The Liberals paved the way for the Bolsheviks to take power. The purpose of London was to prevent the successful spring-summer offensive of the Russian army and to prevent Russia from obtaining the geopolitical benefits associated with the defeat of Germany and its allies, above all control of the Black Sea straits. Thus, the Russian Revolution, which interrupted the evolutionary development of the country, was the result of a complex conspiracy by external forces using various segments of Russia’s still immature and heterogeneous political class.
Third. The conflict between Russia and the West has a cultural and civilizational dimension, which goes back to the schism of the Universal Church in 1054, the capture of Constantinople by the Crusaders in 1204 and its fall in 1453, when Orthodoxy had already acquired a strategic depth in the Grand Duchy of Moscow. We are thus talking about the different fates of Christianity in the West, where the Reformation eventually prevailed, marking a return to the Old Testament, and in the East, primarily in Russia. Fyodor Tyutchev in the mid-19th century defined the relationship between Russia and the West, quite shared by Western elites, including, judging by recent developments, as follows “By the very fact of its existence, Russia denies the future of the West”.
Thus, the conflict between the West and Russia throughout its entire duration, regardless of the convergence moments, of which there were many in the 20th century (including the Russian Revolution, comparable in its meaning with the Reformation), was cultural and civilizational and, as far as one can judge from the developments after the Cold War, can have no other positive outcome than peaceful coexistence, tested in the Cold War. The unipolar illusion of the historical West, on the one hand, and modern Russia’s restoration of the link of times and historical continuity (in relation to the entire pre-revolutionary period), on the other hand, determine the severity of the current conflict, its existential nature for both parties.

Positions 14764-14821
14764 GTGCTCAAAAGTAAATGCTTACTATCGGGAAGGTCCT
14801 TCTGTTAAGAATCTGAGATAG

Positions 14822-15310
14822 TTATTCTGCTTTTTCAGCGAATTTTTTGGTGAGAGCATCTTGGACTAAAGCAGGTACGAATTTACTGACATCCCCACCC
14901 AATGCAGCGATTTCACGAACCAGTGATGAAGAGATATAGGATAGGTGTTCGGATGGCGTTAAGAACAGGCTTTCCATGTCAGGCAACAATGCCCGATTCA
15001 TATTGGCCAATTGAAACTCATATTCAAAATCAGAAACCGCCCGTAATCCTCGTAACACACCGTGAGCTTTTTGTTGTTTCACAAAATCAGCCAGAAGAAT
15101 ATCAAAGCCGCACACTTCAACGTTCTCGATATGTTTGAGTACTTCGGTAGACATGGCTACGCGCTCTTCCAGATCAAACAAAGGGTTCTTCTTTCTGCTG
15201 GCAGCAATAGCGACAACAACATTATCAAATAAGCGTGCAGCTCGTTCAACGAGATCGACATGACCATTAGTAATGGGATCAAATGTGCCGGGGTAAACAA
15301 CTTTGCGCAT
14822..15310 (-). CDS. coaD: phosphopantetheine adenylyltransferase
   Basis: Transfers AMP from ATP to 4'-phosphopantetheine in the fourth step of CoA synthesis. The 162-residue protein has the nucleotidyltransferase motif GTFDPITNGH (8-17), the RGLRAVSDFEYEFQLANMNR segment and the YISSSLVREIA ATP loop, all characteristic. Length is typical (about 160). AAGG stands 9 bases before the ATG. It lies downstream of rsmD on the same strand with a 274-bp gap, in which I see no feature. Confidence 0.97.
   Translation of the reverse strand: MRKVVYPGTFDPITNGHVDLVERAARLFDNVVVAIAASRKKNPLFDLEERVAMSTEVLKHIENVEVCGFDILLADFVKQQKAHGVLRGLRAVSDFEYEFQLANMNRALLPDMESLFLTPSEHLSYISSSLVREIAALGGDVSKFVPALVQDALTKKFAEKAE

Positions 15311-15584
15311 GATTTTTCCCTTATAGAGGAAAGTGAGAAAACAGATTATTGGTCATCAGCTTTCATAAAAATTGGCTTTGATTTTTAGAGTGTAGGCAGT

Moreover, the development of Western society itself over the past at least 50 years testifies in favor of the entry of Western civilization into the age of decline. It was predicted by O. Spengler in his “The Decline of the West”, according to whom the twenty-first and subsequent centuries will be characterized, among other things, by “the internal disintegration of nations into a formless population” and “the slow penetration of primitive states into a highly civilized way of life”. All this is accompanied by a crisis of culture, the beginning of which dates back to the destruction of traditional society in the wake of the French and subsequent revolutions of the nineteenth century.
The aristocratic critique of Western democracy, in particular the observations of the French political scientist A. de Tocqueville, who noted in his “Democracy in America” that “freedom of opinion does not exist in America”, where “the majority creates impressive barriers [to it]”. This feature of American consciousness and political culture is quite evident in such phenomena as McCarthyism and is now manifesting itself in the form of political correctness, including the imposition of “new values” and the apologetics of political movements like “Black Lives Matter!” (BLM).